What's the view of the Florida offense, particularly as it rates to generating big plays in the passing game? Is the (apparent) lack of big plays a result of the receivers, Driskel, or offensive philosophy?

There is certainly nothing flashy about Florida's approach, but its offense is generally moving in a positive direction. Driskel is coming off a career-high 291-yard passing game and if it's not for a handful of bad throws, the talking point coming out of Miami is a UF offense finding its way.

The issues in question are a mixture of all three factors mentioned above. Florida's wide receivers are vastly improved compared to 2012. Quinton Dunbar has proven himself as a reliable target. Solomon Patton has rounded out his game and become a deep threat -- 118 yards in week two. Trey Burton has taken over the receiving duties held by tight end Jordan Reed last season and leads the team in receptions.

Driskel has the physical tools but continues to struggle with confidence and decision-making. Offensive coordinator Brent Pease's solution seems to be limiting his options and the decisions he is allowed to make, meaning Florida's offense could become even more conservative and focus on what it knows best: supplementing a top-tier defense with a mistake-free football.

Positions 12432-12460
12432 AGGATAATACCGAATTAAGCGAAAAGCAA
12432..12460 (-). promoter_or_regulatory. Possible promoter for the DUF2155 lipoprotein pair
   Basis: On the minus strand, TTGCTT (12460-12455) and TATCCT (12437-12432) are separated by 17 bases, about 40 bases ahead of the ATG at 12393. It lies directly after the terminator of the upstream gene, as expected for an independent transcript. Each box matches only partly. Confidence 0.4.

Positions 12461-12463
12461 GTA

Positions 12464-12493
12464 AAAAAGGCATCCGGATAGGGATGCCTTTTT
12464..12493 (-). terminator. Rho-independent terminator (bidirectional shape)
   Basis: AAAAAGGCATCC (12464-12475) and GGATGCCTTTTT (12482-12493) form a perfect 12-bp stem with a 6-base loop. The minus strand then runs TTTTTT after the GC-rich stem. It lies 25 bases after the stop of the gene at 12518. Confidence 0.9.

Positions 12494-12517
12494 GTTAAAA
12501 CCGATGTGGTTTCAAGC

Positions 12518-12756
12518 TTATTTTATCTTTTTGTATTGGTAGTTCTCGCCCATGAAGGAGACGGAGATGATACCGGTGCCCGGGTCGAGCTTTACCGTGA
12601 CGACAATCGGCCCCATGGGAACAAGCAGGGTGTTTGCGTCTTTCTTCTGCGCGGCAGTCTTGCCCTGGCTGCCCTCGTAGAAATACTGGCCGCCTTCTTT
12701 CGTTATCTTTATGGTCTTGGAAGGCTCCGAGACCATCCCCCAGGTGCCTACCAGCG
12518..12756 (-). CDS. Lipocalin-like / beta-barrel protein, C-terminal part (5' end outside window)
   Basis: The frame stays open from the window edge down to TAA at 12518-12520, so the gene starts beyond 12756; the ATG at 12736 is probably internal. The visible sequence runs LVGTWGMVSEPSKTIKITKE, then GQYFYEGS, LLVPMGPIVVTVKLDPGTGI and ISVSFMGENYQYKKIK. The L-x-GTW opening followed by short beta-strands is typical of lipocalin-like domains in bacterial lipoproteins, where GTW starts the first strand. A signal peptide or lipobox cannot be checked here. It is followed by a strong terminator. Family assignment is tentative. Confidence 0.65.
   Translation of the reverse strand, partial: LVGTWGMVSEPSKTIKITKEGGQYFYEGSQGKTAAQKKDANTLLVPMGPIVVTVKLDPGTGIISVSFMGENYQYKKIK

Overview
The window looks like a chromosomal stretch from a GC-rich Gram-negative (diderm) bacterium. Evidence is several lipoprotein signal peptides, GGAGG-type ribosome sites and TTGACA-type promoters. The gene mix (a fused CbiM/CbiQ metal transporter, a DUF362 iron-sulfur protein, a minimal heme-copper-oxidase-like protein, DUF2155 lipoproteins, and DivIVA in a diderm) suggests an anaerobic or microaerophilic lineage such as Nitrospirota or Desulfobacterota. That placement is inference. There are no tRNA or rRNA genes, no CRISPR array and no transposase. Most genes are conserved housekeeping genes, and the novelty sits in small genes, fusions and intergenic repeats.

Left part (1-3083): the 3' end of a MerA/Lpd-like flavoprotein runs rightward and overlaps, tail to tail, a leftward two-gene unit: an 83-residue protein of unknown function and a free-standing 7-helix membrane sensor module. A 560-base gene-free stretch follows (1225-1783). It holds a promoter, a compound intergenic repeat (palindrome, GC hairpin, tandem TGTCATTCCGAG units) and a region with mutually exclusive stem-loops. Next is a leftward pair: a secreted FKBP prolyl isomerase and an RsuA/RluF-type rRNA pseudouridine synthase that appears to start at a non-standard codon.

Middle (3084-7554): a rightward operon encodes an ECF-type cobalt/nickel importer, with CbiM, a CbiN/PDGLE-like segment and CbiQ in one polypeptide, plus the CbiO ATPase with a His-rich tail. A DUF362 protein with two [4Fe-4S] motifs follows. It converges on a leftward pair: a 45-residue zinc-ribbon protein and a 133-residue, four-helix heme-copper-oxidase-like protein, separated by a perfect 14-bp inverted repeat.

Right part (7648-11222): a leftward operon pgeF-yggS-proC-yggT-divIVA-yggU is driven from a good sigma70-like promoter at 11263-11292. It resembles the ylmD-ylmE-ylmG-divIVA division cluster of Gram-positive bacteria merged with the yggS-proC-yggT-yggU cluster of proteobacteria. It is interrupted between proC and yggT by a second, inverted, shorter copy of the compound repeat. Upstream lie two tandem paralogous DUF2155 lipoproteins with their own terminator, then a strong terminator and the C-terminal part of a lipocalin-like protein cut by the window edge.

Depth-wise Florida's defense looks as strong as ever, but may not have some of the same 'big-name' stars as in the past. Is that the case or are there some young players ready to step into a 'Matt Elam or Shariff Floyd' type role.

The defense is ultra-talented but does lack experience, especially in the front seven. That's the biggest reason why Will Muschamp and defensive coordinator D.J. Durkin have preached consistency instead of patting defensive players on the back after games against Toledo and Miami. A move of senior cornerback Jaylen Watkins to safety after redshirt freshman Marcus Maye struggled against Miami now puts two fourth-year players at the back end of the Gators' defense in a previous area of concern.